On August 10th, 1995, Jillian Janiel rode her bike home after spending the night at a friend’s house. She was greeted by neighbours with grim faces when she pedaled into the driveway. Her 14-year old brother had collapsed after being awoken by his alarm clock. He was, they explained, gone to the hospital via ambulance.
Her parents returned soon after but her brother did not. He had died. No one could tell the family why her brother had died at such a young age, even after an autopsy. That was, not until Jillian herself almost died two years later. “I was awakened by a phone call from one of my best friends to go watch a race they were running in. As I went to ask my parents if I could go, I remember my father yelling, “No! NO! Not again!” When I came to after being resuscitated, my friend was still on the other line, and she was screaming. I was 14 years old.”
It is a condition that can show itself at any age, even before birth. Researchers suspect that LQTS is the cause of up to 15 per cent of all Sudden Infant Death Syndrome (SIDS) cases.
Janiel describes what it was like to be a teenager with this life threatening condition. “I was outcast, not bullied thankfully, but just outcast,” says Janiel. “I felt like everyone saw me as a person who couldn’t go do anything because I might die.”
It took months and incorrect diagnoses of epilepsy and low blood pressure before the doctors properly diagnosed Janiel with hereditary Long QT Syndrome (LQTS). People with LQTS’ hearts can go into a dangerous abnormal heart rhythm known as Torsades de Pointes. This heart rhythm can cause the heart to beat so fast that it stops working and the person faints or has a seizure. If the rhythm goes on to long, the heart will stop completely. This is known as sudden cardiac arrest (SCA).
LQTS needs to be treated. Over 50 percent of people with symptoms of LQTS will die in the ten years after their diagnosis if left untreated. With proper treatment, that number drops to less than 10 percent. The majority of people with LQTS will live long, normal lives after diagnosis and treatment.
Janiel began the standard treatment for people with LQTS. She was given beta blockers and told to avoid sports, loud noises, and swimming. Several years later, because of her brother’s sudden death at 14, she was implanted with an internal cardio defibrillator (ICD) that will shock her heart if it every goes into the deadly rhythm again.
Each child of a parent with LQTS has a 50 percent chance of inheriting the condition. In Janiel’s case, she inherited the faulty gene from her father. Today, Janiel is the mother of two young children who also have LQTS, Lyla is 2 and Corbin is 5. Both were diagnosed at birth using genetic testing and have been on medications ever since.
Being a parent of a child with LQTS causes “a lot of anxiety, disbelief, [and] blame,” says Janiel. “I blame myself [for them having it]. I say it all the time, and my husband tells me not to. It’s very easy to… because, well it is my fault.”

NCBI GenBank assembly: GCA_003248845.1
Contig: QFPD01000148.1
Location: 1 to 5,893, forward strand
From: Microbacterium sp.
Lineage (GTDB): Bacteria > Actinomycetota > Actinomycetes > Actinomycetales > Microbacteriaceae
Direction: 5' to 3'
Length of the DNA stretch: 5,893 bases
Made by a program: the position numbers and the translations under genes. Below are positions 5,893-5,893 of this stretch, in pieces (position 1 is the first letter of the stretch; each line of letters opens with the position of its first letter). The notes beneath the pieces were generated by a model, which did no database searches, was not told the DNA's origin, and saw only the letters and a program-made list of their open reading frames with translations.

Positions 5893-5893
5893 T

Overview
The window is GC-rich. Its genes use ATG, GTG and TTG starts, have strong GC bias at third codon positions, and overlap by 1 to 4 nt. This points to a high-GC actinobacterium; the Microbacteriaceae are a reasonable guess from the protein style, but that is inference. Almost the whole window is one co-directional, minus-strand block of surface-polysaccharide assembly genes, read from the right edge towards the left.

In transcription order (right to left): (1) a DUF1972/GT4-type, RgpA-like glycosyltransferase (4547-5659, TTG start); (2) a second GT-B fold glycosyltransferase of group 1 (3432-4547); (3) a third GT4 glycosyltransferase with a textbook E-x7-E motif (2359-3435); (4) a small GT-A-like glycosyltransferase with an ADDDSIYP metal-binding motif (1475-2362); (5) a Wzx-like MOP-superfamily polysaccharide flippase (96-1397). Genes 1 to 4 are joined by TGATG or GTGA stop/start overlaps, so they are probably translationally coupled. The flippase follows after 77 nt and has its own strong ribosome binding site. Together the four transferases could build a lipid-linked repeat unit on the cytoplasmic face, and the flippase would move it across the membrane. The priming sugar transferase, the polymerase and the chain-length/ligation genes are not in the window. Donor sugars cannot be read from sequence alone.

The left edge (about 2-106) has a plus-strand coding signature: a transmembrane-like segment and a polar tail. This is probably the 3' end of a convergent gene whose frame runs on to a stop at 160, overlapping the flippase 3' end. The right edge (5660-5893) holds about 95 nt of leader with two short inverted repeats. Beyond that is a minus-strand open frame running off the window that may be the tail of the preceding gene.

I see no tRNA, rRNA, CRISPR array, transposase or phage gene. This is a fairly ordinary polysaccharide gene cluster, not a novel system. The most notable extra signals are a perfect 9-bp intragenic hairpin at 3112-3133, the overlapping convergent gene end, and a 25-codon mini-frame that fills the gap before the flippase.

Sherri Lynne,46, also has two children with LQTS. Like Janiel, her children were diagnosed after Lynne. Lynne’s diagnosis was a shock for the family, coming after she suffered several cardiac arrests.
“I’m a triple sudden cardiac arrest survivor. I was 46 years old and had a kidney stone. Following surgery I went into cardiac arrest,” says Lynne. “Eleven months later it was determined I had LQTS… my life was forever altered… Not only did I have to come to terms with my diagnosis but also the possibility I’d passed it on to my children.”
Like Janiel, Lynne also worries about her kids. The worst thing, she says, “as a parent to a child with long qt is the fear. Never knowing if something will adversely affect them. The uncertainty brings anxiety.”
Kids with LQTS also often have a lot of anxiety. Lynne’s daughter, Alexis, recently began to have symptoms. “The anxiety, the insomnia, the fear is present with Alexis every day. [She is]… afraid to ride her bike or cross the road.”
Alexis will probably never faint or go into cardiac arrest because of LQTS even if it is her biggest fear right now. Parents of these kids know that the odds are in their favour, but they prepare just in case the worst does happen. Children usually have an emergency plan on file at school and many families choose to purchase Automated External Defibrillators (AEDs) for their families. They share their kid’s condition with friends and family.
“I know that I will have to hold coffee parties and invite parents over to learn how to use the AED and be prepared for the worst,” says Janiel. “I love to bake, so bring them on over! But if they can’t accept what may happen, then they can’t be in our lives.”
At the end of the day, however, kids with LQTS are just, well, normal kids and their parents have the normal hopes for their children.
“I strongly believe in having my kids live their lives. There will be no bubble wrap, no cotton swaddling, they need to experience to grow, to live. My job as a parent is to have them grow into happy healthy functioning contributing members of society,” explains Lynne. “This was my view before long qt, it’s my view with long qt, just a few extra precautions thrown in along the way.”